16:10 | Sep 29th, 2015

As students of history, Harlan Berk and his three children know that circumstances around them can change rapidly. They've learned to adapt the family business through 51 years of buying and selling ancient coins, as well as antiquities and maps. Fro...Show More

19:57 | Sep 15th, 2015

The Jones family has been farming in Iowa for generations. They have weathered tough winters, the consolidation of small family farms and the farm crisis of the 1980s. Today, 29-year-old Will Jones is in charge, and he's melding his own vision for th...Show More

12:46 | Sep 1st, 2015

There's been a laundromat on this corner of Berwyn, Illinois for more than a half century. But it was the current owner, Tom Benson, who made the World's Largest Laundromat into the family-friendly destination it is today. This is an edited and impro...Show More

14:04 | Aug 18th, 2015

The warehouse at Carma Labs in Franklin, Wisconsin is filled with boxes of the 78-year-old company's signature product, Carmex lip balm. But there's something else going on in this concrete storage facility. Carma Labs President Paul Woelbing, the gr...Show More

14:44 | Aug 4th, 2015

Alfred Woelbing made the first batch of Carmex at his kitchen stovetop in 1937. He was looking for a cold sore treatment and came up with a hit lip balm instead. Nearly 80 years later, Carma Labs is still independent and running under family ownershi...Show More

14:15 | Jul 21st, 2015

The list of classic Chicago foods includes pizza, hot dogs, Italian beef—and Eli's Cheesecake, a creamy confection with a hint of sour cream and a butter shortbread cookie crust. The dessert was first served at Eli's The Place For Steak, a restaurant...Show More

13:25 | Jul 7th, 2015

Some of the audio world's most revered headphones come out of a narrow, graffiti-covered house in Brooklyn's Sunset Park neighborhood. Grado Labs has been handcrafting phono cartridges and headphones at this location for six decades and remains under...Show More

15:03 | Jun 23rd, 2015

Chicago's Fulton Market district is the city's last remaining food market, a hub for meatpackers and wholesalers of agricultural products. But a wave of new development, including high-end restaurants and luxury condos, is transforming Fulton Market ...Show More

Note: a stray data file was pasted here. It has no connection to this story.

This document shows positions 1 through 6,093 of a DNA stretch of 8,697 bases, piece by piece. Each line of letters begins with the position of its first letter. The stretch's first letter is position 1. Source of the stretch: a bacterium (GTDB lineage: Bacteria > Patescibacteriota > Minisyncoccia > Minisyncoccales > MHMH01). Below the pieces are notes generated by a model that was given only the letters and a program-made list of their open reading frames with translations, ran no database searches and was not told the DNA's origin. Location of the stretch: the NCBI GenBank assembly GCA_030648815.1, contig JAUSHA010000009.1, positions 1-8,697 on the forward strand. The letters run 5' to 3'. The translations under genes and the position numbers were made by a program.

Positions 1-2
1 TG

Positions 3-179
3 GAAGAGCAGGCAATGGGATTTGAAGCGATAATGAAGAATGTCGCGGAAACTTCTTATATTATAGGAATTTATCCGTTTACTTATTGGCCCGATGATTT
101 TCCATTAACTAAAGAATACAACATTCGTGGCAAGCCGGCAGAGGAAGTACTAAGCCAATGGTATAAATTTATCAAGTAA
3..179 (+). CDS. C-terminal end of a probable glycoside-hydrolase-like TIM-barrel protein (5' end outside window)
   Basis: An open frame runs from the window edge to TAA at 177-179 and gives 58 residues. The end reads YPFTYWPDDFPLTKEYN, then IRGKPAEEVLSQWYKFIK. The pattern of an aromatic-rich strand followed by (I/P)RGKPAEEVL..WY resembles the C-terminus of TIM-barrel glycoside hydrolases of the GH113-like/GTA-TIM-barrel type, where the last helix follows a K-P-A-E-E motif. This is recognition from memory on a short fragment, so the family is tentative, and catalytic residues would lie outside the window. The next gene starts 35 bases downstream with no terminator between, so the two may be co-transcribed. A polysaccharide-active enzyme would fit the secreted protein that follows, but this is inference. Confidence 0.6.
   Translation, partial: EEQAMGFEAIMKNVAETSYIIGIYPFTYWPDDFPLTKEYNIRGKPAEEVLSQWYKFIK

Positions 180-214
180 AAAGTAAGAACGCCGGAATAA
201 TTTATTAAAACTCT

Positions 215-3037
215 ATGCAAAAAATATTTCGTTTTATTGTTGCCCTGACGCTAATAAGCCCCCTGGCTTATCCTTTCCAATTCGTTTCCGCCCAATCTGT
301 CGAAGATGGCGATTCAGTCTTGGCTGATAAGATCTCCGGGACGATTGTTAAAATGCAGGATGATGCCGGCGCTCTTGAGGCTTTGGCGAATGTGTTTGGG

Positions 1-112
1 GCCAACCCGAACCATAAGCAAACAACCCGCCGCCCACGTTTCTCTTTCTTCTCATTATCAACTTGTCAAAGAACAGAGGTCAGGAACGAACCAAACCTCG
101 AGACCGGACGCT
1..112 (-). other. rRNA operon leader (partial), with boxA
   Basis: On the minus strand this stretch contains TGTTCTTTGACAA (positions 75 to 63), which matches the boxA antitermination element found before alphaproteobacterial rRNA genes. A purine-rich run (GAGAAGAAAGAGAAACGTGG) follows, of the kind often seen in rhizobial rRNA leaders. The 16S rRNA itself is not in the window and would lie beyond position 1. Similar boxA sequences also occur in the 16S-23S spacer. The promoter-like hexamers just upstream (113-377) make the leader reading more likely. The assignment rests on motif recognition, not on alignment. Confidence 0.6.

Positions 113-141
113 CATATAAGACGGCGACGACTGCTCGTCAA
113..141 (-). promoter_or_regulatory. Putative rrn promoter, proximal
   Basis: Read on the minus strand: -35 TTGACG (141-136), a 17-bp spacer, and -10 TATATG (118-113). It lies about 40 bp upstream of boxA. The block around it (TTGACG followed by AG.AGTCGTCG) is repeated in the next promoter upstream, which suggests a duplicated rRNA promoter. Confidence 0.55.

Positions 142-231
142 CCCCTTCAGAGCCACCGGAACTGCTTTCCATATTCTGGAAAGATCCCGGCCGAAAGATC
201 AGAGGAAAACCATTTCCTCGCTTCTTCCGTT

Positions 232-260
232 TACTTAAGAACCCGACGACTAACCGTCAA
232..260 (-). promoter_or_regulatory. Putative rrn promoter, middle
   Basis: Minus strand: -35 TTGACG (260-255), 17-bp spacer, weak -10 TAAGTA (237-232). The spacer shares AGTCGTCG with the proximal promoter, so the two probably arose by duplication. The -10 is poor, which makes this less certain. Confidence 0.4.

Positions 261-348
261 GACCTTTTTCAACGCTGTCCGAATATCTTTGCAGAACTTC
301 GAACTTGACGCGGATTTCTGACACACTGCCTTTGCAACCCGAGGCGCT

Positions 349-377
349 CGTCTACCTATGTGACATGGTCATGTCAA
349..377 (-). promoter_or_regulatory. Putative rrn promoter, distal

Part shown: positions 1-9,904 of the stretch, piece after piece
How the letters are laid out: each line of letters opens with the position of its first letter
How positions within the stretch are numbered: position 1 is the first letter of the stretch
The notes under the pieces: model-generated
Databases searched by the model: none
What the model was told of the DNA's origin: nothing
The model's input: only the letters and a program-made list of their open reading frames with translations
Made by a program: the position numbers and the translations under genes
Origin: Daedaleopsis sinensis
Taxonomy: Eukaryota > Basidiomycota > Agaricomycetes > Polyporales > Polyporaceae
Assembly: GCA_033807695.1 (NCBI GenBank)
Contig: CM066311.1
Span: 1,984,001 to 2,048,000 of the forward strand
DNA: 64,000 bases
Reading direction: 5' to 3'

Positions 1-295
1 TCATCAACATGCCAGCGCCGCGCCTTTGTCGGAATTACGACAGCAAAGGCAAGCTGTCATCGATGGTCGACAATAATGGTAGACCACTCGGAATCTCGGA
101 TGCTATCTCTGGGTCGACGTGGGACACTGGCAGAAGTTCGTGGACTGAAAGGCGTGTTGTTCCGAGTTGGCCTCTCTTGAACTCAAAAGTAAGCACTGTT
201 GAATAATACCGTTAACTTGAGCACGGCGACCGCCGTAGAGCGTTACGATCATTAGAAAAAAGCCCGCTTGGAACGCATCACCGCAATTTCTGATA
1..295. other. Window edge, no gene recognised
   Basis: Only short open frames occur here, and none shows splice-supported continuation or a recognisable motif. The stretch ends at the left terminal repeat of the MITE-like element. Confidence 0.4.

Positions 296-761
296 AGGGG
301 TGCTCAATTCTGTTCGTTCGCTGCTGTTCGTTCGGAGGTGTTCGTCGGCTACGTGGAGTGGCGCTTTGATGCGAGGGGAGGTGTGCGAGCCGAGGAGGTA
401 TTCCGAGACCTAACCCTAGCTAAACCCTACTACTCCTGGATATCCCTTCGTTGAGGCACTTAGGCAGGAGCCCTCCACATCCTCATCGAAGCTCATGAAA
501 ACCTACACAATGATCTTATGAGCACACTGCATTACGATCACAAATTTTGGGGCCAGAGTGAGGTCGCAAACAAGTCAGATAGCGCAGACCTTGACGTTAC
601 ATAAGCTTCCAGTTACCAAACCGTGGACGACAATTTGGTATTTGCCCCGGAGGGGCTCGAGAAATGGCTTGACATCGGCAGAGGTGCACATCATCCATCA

08:08 | Jun 17th, 2015

Jason Fried co-founded Basecamp in 1999 and in 2014 launched The Distance. Shaun Hildner sat down with Jason to talk about The Distance and the kinds of business stories that interest him.

14:28 | Jun 9th, 2015

In 1932, an orphan named Roy Sheffield started Ashland Addison Florist Co. by selling bouquets of flowers at a busy Chicago intersection. Eight decades later, the fourth generation of Sheffields is still delivering flowers to customers. The Sheffield...Show More

13:05 | May 5th, 2015

Albert Karoll started his custom menswear business from his Chicago apartment with just a phone, a legal pad and a book of fabric swatches that he took to customers' homes and offices. In the early 1990s, he combined his fledging business with five l...Show More

09:59 | Apr 7th, 2015

Chicagoans of a certain age can recall growing up with the Victory Auto Wreckers television commercial, a low-budget ad that seemed to run endlessly on afternoons and late nights. It turns out that 30-second spot, featuring a shaggy haired guy whose ...Show More

09:18 | Mar 5th, 2015

When Al Capone needed crates to smuggle liquor to his speakeasies, he bought boxes from a Chicago manufacturer called Ideal Box Co. Today, the company is run the Eisen brothers, whose great-grandfather started the business in 1924, and the Eisens are...Show More

08:10 | Feb 17th, 2015

In the early days of fast food, restaurants like McDonald's and Burger King made their burgers onsite, and they relied on Harry Holly's patty-molding machine to get the job done. The patty press helped standardize the fast food hamburger by ensuring ...Show More

12:22 | Feb 3rd, 2015

Yes, that's the actual name of this business, and there's more to it than just its 13,500 square feet. The World's Largest Laundromat serves free food, provides children's entertainment and offers workshops to customers on subjects like immigration r...Show More